The whole album is given an overarching structure by the way it is constructed, a structure which creates coherence and flow, making it very easy on the ears. In addition, the repetition of each instrumental part creates an intriguing psychological effect, namely that the two uses of a part sound radically different depending on whether it is heard alone or with another part and, in the latter case, what that part is. For instance, comparing "Variation 5" with "Variation 6," the first piano part sounds very different when juxtaposed with the second objects part compared to when it is combines with the second piano part in an effective piano duo. This is a concept that could be used again and again, coming up fresh every time. Impressive stuff.”

John Eyles, All About Jazz

“Depuis quelques années, pas mal de disques sont sortis avec Christoph Schiller, souvent en duo ou en trio, et toujours crédité à cet étrange instrument : l'épinette, une sorte d'ancêtre du clavecin. Il a souvent eu tendance à se confondre volontairement aux instrumentistes qui l'environnait, et ça pouvait parfois être frustrant. C'est avec plaisir du coup que j'ai appris la sortie de ce premier solo, l'occasion de se plonger dans cet instrument inhabituel.

C'est ce que je pensais avant de l'avoir écouté en tout cas. Mais en fait, ça ne marche pas tellement, car Schiller utilise son épinette de manière très abstraite. Il l'utilise de la même manière que Coluccino utilise ses objets trouvés - comme une source sonore et rien d'autres, pas question d'entendre les cordes pincées. Schiller utilise d'ailleurs de nombreux objets non musicaux, métalliques souvent, posés sur l'épinette, seuls ou avec un piano, il utilise aussi un piano seul - mais que l'épinette ou le piano soit joués seuls, préparés, ou que seuls les objets soient utilisés, il est bien difficile de les distinguer. Il n'y a que du son pur, un long continuum interrompu seulement par des silences.

Pourtant, ce n'est pas la forme qui manque. Schiller a en effet bien pris soin de diviser ce disque en plusieurs parties articulées en fonction des instruments utilisés : épinette, épinette avec objets, objets, piano avec objets, piano. Des pièces symétriques qui s'articulent en fonction de leur sources sonores, mais qui ne se distinguent pourtant pas les unes des autres. Sa musique est plutôt envoutante et inhabituelle, on distingue parfois des sortes de notes, des sources instrumentales, mais qui sont noyées dans les préparations et les techniques étendues. Du son pur et innovant jaillit à tout bout de champ et forme des sortes de vers sonores collés les uns aux autres, sans oublier une part non-négligeable de silence.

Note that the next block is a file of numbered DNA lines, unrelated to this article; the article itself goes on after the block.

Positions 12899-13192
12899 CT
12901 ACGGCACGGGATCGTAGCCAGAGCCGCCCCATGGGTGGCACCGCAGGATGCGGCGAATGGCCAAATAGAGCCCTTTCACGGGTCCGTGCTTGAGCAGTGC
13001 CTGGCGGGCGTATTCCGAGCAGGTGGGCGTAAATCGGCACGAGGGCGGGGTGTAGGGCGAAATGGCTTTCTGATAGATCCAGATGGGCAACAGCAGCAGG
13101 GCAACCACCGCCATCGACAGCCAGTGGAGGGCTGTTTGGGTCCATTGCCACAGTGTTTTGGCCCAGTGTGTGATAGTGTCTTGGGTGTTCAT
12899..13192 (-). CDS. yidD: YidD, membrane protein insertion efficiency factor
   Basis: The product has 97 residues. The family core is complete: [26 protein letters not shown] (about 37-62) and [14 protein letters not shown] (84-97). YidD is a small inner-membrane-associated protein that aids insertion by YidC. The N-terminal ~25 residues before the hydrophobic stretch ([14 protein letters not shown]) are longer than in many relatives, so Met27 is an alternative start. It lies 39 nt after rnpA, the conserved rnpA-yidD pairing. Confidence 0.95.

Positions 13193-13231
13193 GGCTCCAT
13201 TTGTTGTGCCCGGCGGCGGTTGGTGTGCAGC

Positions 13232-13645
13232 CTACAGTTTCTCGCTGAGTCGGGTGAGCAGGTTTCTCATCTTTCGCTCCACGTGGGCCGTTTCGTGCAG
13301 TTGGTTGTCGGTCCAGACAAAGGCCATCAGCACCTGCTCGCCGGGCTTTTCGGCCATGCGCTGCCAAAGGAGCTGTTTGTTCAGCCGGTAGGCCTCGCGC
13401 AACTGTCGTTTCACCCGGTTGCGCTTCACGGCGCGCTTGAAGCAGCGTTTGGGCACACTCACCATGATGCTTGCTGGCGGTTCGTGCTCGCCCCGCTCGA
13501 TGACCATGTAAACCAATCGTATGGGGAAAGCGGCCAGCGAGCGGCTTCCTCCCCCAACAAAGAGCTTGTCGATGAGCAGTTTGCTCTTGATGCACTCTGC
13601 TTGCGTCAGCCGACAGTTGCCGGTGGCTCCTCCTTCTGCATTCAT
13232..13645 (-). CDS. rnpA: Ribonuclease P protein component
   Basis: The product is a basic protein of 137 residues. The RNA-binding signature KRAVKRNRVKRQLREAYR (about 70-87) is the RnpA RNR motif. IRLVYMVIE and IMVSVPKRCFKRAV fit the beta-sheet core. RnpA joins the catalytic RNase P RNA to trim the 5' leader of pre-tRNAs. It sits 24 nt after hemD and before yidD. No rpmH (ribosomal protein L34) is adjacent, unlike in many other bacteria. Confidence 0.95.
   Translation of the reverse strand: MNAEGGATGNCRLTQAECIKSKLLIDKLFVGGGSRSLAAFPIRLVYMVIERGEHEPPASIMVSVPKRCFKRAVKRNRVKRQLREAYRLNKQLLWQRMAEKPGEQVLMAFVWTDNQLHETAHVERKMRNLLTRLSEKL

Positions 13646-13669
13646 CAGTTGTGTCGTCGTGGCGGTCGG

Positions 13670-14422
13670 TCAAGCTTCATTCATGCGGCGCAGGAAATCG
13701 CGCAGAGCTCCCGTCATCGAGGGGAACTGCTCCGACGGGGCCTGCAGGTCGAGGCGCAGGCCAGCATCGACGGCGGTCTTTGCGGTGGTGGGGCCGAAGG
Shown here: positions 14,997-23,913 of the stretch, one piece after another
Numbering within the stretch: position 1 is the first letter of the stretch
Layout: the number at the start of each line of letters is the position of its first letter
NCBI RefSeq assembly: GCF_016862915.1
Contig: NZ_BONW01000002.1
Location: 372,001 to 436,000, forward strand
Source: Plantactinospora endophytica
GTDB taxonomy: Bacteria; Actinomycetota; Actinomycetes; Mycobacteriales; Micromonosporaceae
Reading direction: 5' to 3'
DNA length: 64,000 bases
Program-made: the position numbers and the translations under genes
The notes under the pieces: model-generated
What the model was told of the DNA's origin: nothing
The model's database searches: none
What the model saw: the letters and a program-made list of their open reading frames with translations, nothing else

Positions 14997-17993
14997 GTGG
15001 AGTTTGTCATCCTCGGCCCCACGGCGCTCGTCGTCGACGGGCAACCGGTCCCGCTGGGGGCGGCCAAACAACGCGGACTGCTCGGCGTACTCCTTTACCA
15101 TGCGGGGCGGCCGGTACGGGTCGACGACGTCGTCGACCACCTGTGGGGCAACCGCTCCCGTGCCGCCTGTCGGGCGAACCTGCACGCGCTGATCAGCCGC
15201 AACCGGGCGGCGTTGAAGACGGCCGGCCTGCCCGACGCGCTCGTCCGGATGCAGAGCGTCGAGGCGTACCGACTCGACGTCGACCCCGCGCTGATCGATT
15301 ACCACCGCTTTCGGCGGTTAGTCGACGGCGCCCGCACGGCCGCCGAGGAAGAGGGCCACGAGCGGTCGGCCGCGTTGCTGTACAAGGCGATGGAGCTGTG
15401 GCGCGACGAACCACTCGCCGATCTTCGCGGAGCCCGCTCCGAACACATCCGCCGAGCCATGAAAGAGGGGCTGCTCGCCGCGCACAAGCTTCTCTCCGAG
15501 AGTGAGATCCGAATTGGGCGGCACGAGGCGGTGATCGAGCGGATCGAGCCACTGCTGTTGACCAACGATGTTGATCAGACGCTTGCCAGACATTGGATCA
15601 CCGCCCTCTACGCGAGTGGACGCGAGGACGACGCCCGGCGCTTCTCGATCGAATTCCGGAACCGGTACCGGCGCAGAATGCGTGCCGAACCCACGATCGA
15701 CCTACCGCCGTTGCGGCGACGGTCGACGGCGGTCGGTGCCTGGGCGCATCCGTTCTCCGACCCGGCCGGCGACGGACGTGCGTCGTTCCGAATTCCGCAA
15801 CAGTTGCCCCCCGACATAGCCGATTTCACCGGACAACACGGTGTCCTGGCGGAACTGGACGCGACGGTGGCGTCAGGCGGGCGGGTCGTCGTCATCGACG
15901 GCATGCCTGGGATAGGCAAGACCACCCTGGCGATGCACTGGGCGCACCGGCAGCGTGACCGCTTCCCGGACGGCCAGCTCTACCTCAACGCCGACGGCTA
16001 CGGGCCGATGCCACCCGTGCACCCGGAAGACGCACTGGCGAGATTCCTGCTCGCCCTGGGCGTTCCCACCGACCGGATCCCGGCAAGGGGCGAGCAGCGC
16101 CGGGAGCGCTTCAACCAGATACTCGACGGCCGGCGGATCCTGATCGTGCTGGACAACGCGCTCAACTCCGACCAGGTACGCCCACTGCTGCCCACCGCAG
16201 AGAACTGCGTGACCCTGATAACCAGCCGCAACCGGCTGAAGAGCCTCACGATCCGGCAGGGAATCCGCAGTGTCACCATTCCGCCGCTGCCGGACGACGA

Grand virtuose des préparations et des techniques étendues, Schiller manie aussi la forme et les structures avec autant d'inventivité et de sensibilité que le contenu sonore lui-même. Il en ressort une expérience perceptive étrange, créative, envoutante, et sensible. Un très bon disque.”

Julien Héraud, Improv-Sphere

“The structure of Christoph Schiller’s Variations – subtitled Canon in 7 Parts for Spinet, Amplified Objects and Piano – rolls onwards like a Brooklyn railroad apartment; the first unaccompanied spinet piece heard on its own and then superimposed with a second spinet piece, that second spinet piece then becoming the backdrop over which Schiller plays his first piece for objects, and so on. Schiller, like Dahl, constructs a composition out of improvised fragments, sonic memories imprinted on your imagination as emerging sounds blink and flutter off and on, on and off.”

Philip Clark, The Wire

“This latest recording from Swiss composer/instrumentalist Christoph Schiller consists of an assemblage of seven improvisations for spinet, piano and amplified objects. The seven individual pieces function as constituent parts of a kind of canon, or linked sequence, of overlapping voices, each voice consisting in a sound source. Schiller recorded two improvisations each on spinet, objects and piano, respectively, and then layered them in order to create a suite of thickening and thinning sounds and textures.

The sequence opens with an improvisation for spinet alone, moves to an overlay of the two spinet pieces and then on to an overlay of spinet and objects, and continues in this vein until culminating with the second piano improvisation by itself. The sounds are sparse and organic, the creaks and scrapes of metal and wood punctuated at times by the resonance of tones from the piano or spinet. By virtue of the formal context Schiller creates, this democracy of sounds reveals itself to be, in essence, musical.”

Daniel Barbiero, Avant Music News